The defense was more problematic last year. However, prior to this draft Seattle’s defense has already gotten noticeably younger. With the loss of Hand, Eaton, Randle, and Tongue, the team has dropped around forty years of NFL experience, along with over 100 years of age. While the loss of experience might be a concern, the loss of all those old legs just might be a net positive.

Adding Taylor adds some age, but he can still play. Wistrom is in his prime, and has shown no tendency to slow down yet. In truth, one could say that as of Wednesday, 10 of the 11 starting positions on defense are at least filled, with MLB the only real question.

There are areas that show dangerous lack of depth, notably on the line and in the secondary. Some of that depth might be covered by young players returning from injury, like in the case of defensive backs Bierria and Richard.

If all you are looking for is depth, first day picks are not where you go, anyway. Usually, a team will look to day two to provide depth. A good strategy is to draft for talent (Best Player Available) on day one, and need (roster depth) on day two.

Obviously, no one should complain if the team adds talent. However, the question we as fans always seem to ask ourselves is did the team add talent at the right positions?

On the one hand, it seems simple to say, “The team has a need here,” and then pick a player to fill that need. The major problem with that approach is that it tends to ignore the concept of the value of players in the overall scheme of things. That is where a team will reach for a player, feeling pressure to get the guy before someone else takes him.

One notoriously unpredictable facet of drafting for need is the idea of covering for the future. While contracts have predictable endpoints, things like injury cannot be predicted accurately.

It is impossible, given the constraints of the 53 man roster, to provide adequate depth at all positions every season. Sometimes the injuries mount up and simply overwhelm all the best pre-season planning, much like what happened to the Seahawks in 2002. Nobody likes to use the injury excuse, but consider this. That was year 2 of our rebuilding process (if you follow the blueprint of 1999 as evaluation, 2000 as tear down, and 2001 the actual start of rebuilding). The team is better prepared than it was 2 years ago and more likely to have success under those conditions.

One important thing to keep in mind is that the Seahawks are now a playoff team. Not a “playoff caliber” team like they arguably finished the 2002 season as. They made the playoffs in 2003, and did so by winning their last regular season game on the road against a division rival. There is some character involved in that, not to mention a basic level of talent.

Frankly, the Seahawks played rather well in all of their final 3 road games at St Louis, San Francisco, and at Green Bay in the Wild Card game. It is not unreasonable for Seattle fans to expect another playoff appearance in 2004, regardless of schedule or off season roster moves.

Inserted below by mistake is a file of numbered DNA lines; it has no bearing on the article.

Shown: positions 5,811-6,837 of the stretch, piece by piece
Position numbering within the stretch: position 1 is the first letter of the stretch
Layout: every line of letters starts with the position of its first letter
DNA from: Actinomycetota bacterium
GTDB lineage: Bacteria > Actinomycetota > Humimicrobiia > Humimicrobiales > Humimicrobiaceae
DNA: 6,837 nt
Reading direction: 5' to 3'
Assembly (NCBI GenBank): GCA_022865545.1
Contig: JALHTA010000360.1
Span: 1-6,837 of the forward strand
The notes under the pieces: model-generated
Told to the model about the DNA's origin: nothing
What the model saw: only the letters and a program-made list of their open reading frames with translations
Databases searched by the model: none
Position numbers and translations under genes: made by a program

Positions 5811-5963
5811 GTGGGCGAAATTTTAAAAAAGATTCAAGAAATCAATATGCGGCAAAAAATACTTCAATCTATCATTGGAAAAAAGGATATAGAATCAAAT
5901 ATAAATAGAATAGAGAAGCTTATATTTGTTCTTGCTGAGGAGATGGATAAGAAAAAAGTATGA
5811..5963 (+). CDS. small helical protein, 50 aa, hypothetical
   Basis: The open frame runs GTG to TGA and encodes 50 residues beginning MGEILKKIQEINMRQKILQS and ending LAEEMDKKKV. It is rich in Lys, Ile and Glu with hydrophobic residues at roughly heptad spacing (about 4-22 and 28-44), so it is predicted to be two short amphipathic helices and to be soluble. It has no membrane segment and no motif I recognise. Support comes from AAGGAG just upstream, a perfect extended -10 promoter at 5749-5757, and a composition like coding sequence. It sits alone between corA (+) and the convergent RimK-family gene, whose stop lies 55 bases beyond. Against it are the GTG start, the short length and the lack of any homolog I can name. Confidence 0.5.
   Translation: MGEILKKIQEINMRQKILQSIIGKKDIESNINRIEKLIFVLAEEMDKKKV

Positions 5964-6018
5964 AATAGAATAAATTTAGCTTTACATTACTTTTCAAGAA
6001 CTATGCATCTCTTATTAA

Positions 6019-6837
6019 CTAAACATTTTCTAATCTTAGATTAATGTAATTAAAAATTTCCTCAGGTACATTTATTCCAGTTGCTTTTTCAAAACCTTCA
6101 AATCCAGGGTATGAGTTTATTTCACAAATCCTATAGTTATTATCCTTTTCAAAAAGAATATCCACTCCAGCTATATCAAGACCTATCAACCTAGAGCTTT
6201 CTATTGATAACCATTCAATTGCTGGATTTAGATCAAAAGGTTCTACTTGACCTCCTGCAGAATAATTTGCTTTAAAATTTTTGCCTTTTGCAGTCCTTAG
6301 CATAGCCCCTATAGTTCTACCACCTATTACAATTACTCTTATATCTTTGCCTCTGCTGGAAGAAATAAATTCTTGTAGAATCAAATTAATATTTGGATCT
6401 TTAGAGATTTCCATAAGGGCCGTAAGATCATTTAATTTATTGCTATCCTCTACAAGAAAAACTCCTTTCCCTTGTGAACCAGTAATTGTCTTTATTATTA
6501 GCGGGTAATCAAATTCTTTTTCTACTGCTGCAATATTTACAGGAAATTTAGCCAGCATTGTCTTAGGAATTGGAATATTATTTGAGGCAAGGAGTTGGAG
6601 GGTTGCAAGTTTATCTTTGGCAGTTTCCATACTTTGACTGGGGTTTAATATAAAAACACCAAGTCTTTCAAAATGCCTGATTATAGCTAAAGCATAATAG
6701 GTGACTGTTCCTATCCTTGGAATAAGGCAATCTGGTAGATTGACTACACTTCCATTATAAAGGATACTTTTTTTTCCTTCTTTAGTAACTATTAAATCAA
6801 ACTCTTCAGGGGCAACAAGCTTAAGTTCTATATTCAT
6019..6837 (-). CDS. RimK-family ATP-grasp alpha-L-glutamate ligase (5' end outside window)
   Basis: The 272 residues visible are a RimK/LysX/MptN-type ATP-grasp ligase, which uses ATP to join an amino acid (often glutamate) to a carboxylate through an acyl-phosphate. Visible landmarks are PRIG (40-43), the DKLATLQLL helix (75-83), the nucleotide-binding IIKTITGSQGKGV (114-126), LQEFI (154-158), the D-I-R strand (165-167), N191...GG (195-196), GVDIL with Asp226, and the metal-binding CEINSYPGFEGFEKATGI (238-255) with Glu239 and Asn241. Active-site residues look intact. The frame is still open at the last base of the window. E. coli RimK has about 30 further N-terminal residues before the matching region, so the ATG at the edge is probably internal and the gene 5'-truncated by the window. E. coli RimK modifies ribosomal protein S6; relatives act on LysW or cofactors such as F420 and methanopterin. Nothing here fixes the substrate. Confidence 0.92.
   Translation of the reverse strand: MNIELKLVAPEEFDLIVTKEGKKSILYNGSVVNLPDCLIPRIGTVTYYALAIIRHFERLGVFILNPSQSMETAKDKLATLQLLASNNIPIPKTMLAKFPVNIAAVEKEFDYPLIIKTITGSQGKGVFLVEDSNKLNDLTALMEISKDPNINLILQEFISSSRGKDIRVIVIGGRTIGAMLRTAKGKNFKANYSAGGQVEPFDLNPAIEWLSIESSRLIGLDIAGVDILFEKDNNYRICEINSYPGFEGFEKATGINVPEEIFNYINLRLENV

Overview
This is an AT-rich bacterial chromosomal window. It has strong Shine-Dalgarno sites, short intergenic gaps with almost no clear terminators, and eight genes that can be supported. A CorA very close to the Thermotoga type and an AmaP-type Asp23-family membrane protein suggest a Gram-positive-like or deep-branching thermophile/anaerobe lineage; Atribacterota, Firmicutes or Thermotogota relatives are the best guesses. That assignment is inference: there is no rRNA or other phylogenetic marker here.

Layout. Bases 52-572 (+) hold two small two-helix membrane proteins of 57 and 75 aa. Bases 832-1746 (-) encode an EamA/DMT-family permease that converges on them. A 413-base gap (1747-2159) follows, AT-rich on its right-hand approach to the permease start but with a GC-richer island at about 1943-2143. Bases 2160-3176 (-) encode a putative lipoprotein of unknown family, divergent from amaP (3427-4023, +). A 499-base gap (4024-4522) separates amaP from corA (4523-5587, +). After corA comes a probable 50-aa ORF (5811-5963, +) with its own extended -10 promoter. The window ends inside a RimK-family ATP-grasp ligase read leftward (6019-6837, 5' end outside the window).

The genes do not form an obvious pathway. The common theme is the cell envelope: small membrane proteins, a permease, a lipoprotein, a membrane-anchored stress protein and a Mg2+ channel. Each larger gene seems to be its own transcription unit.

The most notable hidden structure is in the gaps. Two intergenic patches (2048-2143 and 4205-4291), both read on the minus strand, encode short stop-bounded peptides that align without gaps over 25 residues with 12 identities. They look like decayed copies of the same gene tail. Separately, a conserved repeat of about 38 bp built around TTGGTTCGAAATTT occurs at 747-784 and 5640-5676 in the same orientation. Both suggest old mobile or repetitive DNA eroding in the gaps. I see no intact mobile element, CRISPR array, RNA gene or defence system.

Since I am writing this earlier in the week, I have no idea who Seattle drafted yesterday. That doesn’t really matter. The truth is that anybody Seattle drafts this weekend will have a difficult time winning a starting job anyway. Rookies don’t often walk onto playoff teams and win starting jobs.

It takes the sting out of drafting late to know that the players selected don’t need to step in and provide immediate help anyway. The best possible scenario is to pick at #32.

There is a high probability that most of our 2nd day picks will not even make the final cut. That is actually a good thing.

In many ways, the process shifted last season. The Seahawks are no longer in the rebuilding mode. As a playoff team, they are in maintenance mode. That is not to say that they don’t need improvement. They do. But first and foremost, they must maintain the team at the level it showed in 2003 and improve from there. They started that process by retaining key free agents earlier this off season.

The best way to maintain and improve the team is to draft the best available athlete, which always improves the overall talent level of the team.

So, it is Sunday, the morning of the second day of the draft. Relax. Sit back and enjoy your coffee.

Whatever happened yesterday, rest assured that Holmgren and company really do know what they are doing. Whomever we picked in the first three rounds will most probably not hurt the team, and might just help. The truth is, we don’t need that much help anyway.

The only real question marks for day 2 are: Will we pick a punter to challenge Rouen and will Holmgren pick his next quarterback project?